A line of 830 bunkers was to defend the capital city of Prague

The immediate protection of Prague was provided by a fortress half-arc line consisting of 830 light fortification buildings. Even today, after almost 75 years, we can find bunkers in the vicinity of the capital that have survived the liquidation works from the occupation.

Although the emphasis on the location and method of fortification of Czechoslovakia’s defences adapted to the current situation during the second half of the 1930s, one of the main anticipated enemy attack directions remained the same – from the west towards Prague and further inland. Therefore, the Directorate of Fortification Works, which directed the construction, began building the inland interceptors that crossed the republic from north to south. On these lines of light fortifications, which consisted overwhelmingly of vz. 37 bunkers, the enemy’s advance, which would break through the western positions of our army, was to be stopped, or at least slowed down.

The stubborn defence of Bohemia was a necessity not only from an economic but above all from a psychological point of view. This difficult task was further complicated by the fact that a considerable part of this territory was inhabited mainly by a hostile German minority. Therefore, unlike fortifications in other parts of the country, no defensive line was drawn in the area of western Bohemia in the immediate vicinity of the border. This made it impossible to count on a long-term defence of the front lines. The expected advance of the enemy from the west further into the interior of the country – mainly towards Prague – was to be halted by a system of interconnected inland lines. The subsequent retreat of troops further into Moravia and then Slovakia was to be covered by two more similar vertical lines of defence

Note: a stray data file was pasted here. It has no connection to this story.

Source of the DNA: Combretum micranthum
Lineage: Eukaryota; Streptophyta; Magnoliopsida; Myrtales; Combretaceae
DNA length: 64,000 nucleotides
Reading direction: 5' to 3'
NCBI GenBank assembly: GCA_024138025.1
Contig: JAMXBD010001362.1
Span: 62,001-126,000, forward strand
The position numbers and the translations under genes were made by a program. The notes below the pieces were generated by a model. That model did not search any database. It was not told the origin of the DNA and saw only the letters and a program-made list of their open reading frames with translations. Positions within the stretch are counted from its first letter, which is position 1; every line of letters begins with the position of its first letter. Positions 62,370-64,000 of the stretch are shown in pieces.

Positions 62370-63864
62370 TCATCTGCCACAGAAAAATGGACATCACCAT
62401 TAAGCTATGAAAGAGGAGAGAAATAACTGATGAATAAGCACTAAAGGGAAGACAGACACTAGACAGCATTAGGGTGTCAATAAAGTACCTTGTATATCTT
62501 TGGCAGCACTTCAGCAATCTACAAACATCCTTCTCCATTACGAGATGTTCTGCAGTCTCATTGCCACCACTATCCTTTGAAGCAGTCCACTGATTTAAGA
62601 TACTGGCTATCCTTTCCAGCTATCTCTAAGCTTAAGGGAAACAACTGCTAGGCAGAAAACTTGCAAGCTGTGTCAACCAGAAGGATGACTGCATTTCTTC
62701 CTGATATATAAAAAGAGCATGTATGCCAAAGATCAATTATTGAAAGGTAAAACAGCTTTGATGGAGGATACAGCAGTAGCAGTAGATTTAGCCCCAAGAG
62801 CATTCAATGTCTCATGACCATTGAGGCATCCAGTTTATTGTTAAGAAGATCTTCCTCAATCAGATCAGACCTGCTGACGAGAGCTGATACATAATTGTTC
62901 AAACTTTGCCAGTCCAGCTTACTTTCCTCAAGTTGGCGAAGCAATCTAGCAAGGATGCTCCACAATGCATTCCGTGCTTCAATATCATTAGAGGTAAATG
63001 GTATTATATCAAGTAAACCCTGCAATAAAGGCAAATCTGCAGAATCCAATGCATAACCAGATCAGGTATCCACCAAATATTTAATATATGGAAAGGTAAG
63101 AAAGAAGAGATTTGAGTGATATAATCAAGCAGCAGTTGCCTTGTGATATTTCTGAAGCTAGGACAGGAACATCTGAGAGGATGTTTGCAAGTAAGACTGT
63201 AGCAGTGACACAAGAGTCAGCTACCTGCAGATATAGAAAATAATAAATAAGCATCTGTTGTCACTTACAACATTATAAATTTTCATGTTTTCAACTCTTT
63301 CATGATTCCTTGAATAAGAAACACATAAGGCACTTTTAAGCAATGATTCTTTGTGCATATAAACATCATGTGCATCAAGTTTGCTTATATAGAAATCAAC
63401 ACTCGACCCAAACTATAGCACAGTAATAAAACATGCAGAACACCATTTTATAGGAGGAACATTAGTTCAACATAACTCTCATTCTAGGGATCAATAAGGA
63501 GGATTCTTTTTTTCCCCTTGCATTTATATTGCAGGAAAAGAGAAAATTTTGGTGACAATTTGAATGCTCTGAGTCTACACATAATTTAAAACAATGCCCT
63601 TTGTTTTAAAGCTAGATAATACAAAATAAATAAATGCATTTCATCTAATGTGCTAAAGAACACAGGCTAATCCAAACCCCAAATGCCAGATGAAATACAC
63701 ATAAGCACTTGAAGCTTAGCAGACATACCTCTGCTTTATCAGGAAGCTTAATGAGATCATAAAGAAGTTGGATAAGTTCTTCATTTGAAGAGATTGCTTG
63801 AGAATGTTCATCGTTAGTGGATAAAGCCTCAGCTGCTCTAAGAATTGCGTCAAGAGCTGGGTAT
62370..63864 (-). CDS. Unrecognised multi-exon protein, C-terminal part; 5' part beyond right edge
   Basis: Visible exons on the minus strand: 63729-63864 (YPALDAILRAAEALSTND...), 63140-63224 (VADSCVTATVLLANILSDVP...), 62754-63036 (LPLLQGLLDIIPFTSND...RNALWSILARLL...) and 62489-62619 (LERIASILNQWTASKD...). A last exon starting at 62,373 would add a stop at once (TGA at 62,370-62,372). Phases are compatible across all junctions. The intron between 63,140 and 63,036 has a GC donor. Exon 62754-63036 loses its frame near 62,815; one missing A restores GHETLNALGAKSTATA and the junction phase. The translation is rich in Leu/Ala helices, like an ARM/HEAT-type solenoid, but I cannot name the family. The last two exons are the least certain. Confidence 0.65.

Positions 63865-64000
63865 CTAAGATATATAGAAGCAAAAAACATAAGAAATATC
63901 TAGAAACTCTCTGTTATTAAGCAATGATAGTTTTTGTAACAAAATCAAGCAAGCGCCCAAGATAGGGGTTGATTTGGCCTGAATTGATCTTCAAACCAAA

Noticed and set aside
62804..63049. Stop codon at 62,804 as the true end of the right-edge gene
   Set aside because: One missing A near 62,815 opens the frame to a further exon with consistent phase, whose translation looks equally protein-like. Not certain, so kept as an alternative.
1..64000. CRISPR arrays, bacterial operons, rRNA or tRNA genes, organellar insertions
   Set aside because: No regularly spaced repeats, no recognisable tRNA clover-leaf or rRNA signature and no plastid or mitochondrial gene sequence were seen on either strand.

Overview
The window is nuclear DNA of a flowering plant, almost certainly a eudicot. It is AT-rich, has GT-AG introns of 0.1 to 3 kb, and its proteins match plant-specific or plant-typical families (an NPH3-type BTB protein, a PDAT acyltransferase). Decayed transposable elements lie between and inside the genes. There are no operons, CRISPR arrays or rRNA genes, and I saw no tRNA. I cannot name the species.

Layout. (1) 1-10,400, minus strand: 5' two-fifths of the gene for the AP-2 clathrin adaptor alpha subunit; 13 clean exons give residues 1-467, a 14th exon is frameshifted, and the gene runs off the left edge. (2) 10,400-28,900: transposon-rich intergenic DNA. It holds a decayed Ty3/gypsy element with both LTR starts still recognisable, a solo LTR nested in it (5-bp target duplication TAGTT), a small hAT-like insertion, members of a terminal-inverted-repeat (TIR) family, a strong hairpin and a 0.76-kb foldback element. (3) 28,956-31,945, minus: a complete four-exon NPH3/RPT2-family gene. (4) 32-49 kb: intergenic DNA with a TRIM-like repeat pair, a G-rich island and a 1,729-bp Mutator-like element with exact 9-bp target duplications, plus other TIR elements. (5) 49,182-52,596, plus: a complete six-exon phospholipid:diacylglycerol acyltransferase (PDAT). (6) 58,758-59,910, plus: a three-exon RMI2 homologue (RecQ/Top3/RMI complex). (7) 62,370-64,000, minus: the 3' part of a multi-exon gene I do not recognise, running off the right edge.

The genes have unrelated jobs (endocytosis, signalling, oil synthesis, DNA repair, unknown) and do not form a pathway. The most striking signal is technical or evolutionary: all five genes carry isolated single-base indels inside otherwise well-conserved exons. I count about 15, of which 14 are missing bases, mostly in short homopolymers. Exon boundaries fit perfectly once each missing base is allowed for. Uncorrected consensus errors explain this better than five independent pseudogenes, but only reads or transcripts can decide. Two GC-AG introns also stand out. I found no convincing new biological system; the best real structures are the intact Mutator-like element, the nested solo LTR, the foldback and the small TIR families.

Vertical partitions
General Karel Husárek’s fortification programme of November 1937 thus envisaged a total of three interception lines. The first was to lead from the north of Mimona – the so-called Liběchovská crossbar, followed by the so-called Pražská line. The line of the fortified bridgehead of Prague was to end at Slap nad Vltavou, from where the defensive zone continued along the Vltava River to the south. The second line was planned on the Bohemian-Moravian Highlands on the route Bouda – Ústí nad Orlicí – Litomyšl – Přibyslav – Horní Cerekev – Slavonice. The line of „last hope“ can be called a position on the Moravian-Slovak border, which was to lead from Opava through Hranice, Napajedla, Kuty. However, the construction of these two eastern fortress systems was postponed after the occupation of Austria in order to spend maximum resources on the accelerated strengthening of the defence of the southern border. Thus, only the first of these systems, consisting of three main lines, was implemented. One of them was the Prague Line.

The heavy objects remained only on paper
The immediate protection of the capital was provided by a half-arc line running at a distance of about 30 kilometres from the metropolis and starting in the south at the Vltava River and continuing through the Brdské ridges, the Berounka River, dense forests in Kladno and open terrain in Slánsko to Dusniki on the right bank of the Vltava. However, the northern part of the Prague bridgehead was fortified as early as the summer of 1936, at which time 77 fortifications of the model 36 were built.